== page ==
JERUSALEM (Reuters) - A smell of spray paint drowns out the odor of fresh fish and meat as night falls on bustling Mahane Yehuda, a food market that is one of Jerusalem’s most popular shopping sites.
From early morning until late evening, the Israeli market’s narrow, covered alleys are packed with local shoppers and tourists pushing their way past packed stalls in search of the best fresh produce or juicy kebabs.
But after dark, when the stall owners shut up shop for the night and roll down their metal shutters, the closed storefronts become a personal canvas for 22-year-old artist Solomon Souza.
In the past year, Souza, helped by his friend, Berel Hahn, who came up with idea, has painted about 140 shutters with graffiti-style murals of characters that have inspired him, ranging from biblical heroes to former Israeli prime ministers.
Souza’s tools for this night’s job are about a dozen spray-paint cans and his smart-phone. His glance alternated between the phone, depicting Lucy Aharish, a popular Arab-Israeli news anchor, and the three-meter-high (10 feet) version of her he was creating, one spray at a time.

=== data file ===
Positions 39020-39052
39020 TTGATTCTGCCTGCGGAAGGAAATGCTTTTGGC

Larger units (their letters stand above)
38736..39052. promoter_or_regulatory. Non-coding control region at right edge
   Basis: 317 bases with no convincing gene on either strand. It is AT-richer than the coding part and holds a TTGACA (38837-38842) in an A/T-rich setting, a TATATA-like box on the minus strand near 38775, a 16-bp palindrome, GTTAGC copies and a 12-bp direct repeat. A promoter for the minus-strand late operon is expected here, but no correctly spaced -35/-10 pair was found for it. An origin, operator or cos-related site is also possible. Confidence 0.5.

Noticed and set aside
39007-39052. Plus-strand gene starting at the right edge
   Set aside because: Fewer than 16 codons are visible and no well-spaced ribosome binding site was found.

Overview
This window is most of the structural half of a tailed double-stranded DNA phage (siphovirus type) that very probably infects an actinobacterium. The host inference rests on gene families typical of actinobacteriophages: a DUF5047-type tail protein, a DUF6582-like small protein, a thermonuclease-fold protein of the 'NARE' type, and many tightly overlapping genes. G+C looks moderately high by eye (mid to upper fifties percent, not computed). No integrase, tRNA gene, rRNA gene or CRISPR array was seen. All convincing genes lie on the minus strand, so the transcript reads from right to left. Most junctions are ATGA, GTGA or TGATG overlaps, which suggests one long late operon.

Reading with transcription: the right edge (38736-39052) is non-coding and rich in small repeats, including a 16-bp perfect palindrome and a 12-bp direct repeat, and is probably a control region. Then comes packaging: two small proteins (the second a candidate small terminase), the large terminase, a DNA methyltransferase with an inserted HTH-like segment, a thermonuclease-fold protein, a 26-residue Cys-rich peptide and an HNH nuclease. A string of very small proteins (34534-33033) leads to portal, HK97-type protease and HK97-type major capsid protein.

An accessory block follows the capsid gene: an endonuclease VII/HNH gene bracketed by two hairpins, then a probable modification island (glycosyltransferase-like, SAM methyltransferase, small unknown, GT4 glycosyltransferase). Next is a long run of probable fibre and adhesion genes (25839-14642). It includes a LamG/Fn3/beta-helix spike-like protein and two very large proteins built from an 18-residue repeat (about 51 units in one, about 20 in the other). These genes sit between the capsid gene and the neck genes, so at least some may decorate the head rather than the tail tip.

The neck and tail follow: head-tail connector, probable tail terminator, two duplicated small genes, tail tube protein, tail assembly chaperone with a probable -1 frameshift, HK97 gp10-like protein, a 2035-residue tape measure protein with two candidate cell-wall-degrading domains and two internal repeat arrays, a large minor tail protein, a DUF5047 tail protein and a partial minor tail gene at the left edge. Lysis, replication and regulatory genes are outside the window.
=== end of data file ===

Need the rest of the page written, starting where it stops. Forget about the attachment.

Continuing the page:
Mahane Yehuda market, which over years has experienced a number of deadly Palestinian attacks against shoppers, is also one of Jerusalem’s hottest night spots, with bars open and music echoing through the walkways until dawn.
Souza lifts the face mask he wears against the fumes, the straps of which squish down on his skull cap worn by orthodox Jews.
“I’ve had nightmares about this,” the former Londoner, said softly with a smile. “So many shutters.”
Souza and friends who help him, seek out store owners to get permission to paint their shutters, but sometimes they approach him and may ask for a painting of someone specific, such as a famous rabbi or family member. Others have given him free rein.
A few stalls down from Aharish’s portrait, Souza chose to paint Si Ali Sakkat, a former mayor of Tunis who helped save Jews during the Nazi Holocaust.
Souza works for free and said he looks to share his sources of inspiration and to add life to the market. He hopes to bring in other artists to help fill the remaining 200 or so shutters.
Reporting by Ari Rabinovitch; Editing by Ori Lewis and Raissa Kasolowsky